Baltimore School Celebration Ends with Union Rules Imposed on Charter
Alexander Russo at This Week in Education reports that the city of Baltimore threw a party to celebrate some dramatic improvements in student achievement:
No doubt, the city has pulled things together in recent years. The number of students exceeding the state reading standard increased by 92 percent over the last two years, and the number of students exceeding the state math standard increased by 107 percent. All this apparently without any of the standards-lowering that other states have engaged in.
The district still ranks near the bottom of Maryland’s 24 districts. But it’s worth celebrating.
Academic performance in Charm City must have been pretty bleak before, if after such improvements the district still ranks last in the state. But then you see what’s happening to a charter school that’s been the shining light in Baltimore, and you wonder about the level of commitment to continuing the improvement process they’ve started to celebrate:
Baltimore’s most successful middle school is laying off staff and shortening its school day to meet demands of a teachers union contract in what is one of the first major disputes over teacher pay between a charter school and a union.
KIPP Ujima Village Academy, based on a model that has forged a successful track record among poor students in more than a dozen states, has been violating a contract requiring teachers to be paid more if they work extra hours, school and union leaders acknowledge.
After seven years of ignoring the issue, the Baltimore Teachers Union told the charter school earlier this year that it must pay its teachers 33 percent more than other city school teachers because they were working nine hours and 15 minutes a day, as well as every other Saturday. The standard workday for teachers is seven hours and five minutes. [emphasis added]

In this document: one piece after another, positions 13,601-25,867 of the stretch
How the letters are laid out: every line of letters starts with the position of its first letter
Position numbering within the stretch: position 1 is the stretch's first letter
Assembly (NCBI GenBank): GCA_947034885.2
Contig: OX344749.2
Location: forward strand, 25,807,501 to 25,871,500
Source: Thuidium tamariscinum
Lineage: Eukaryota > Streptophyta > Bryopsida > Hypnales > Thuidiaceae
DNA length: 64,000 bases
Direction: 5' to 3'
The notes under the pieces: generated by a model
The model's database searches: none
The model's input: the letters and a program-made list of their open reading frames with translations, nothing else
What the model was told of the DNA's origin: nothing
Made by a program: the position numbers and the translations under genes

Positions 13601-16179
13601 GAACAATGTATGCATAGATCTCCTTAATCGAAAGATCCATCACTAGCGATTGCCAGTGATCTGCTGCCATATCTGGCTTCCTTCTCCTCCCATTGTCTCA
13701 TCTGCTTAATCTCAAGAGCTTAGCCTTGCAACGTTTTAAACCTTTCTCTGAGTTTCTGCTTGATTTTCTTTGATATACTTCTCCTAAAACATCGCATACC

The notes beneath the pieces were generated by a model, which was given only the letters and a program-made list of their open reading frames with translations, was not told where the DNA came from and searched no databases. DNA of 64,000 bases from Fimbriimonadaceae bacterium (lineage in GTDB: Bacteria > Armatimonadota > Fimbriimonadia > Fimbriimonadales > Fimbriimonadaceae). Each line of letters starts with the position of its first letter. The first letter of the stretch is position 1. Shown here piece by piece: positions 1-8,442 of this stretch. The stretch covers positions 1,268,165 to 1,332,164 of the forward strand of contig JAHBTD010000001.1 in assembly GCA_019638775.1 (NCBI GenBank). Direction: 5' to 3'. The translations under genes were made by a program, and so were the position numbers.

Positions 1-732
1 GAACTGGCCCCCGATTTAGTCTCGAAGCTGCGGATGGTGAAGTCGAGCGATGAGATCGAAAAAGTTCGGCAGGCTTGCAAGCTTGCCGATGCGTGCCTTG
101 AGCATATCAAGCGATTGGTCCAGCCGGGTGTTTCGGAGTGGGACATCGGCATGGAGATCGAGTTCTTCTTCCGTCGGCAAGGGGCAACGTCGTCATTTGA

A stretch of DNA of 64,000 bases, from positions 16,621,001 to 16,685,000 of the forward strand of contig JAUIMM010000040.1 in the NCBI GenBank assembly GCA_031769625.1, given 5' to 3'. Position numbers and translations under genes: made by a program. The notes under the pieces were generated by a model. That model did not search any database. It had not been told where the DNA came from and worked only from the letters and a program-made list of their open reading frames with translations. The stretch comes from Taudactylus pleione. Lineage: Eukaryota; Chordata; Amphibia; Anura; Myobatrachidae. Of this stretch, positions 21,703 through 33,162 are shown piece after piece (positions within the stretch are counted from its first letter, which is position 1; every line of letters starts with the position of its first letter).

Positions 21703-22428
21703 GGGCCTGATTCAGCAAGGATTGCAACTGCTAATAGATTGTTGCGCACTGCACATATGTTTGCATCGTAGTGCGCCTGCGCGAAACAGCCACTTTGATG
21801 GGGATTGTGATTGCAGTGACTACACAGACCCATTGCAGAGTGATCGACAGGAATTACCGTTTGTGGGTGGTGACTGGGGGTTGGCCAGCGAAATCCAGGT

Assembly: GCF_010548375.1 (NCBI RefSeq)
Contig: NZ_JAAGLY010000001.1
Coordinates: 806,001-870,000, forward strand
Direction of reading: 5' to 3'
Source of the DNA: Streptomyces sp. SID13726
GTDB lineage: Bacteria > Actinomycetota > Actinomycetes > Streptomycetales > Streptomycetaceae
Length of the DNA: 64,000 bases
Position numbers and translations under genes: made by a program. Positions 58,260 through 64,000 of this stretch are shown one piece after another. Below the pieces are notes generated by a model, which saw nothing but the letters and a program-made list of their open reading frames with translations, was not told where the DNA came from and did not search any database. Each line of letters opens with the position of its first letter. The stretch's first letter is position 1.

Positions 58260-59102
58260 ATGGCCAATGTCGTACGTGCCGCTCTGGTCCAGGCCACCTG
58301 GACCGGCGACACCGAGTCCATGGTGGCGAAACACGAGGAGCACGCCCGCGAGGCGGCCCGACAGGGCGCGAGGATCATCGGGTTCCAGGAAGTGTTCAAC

Two years ago Baltimore charter schools won a court case guaranteeing them equal funding with other schools. Otherwise, the layoffs and cutbacks might be even worse for KIPP Ujima Village Academy. But I thought the idea behind charter schools is that they weren’t supposed to operate under the same district and union work rules as other public schools. Am I missing something?
If Baltimore charter schools have to use the same ineffective salary schedule to determine compensation, then they, their students, and their top-notch teachers are all getting a raw deal. That’s not charming, and it certainly isn’t something to celebrate.
Memo to Baltimore: The Colts didn’t celebrate until they won the 1958 NFL Championship. And Cal Ripken, Jr., didn’t celebrate until he actually played his 2,131st consecutive game. Be careful about breaking out the chocolate cake too soon.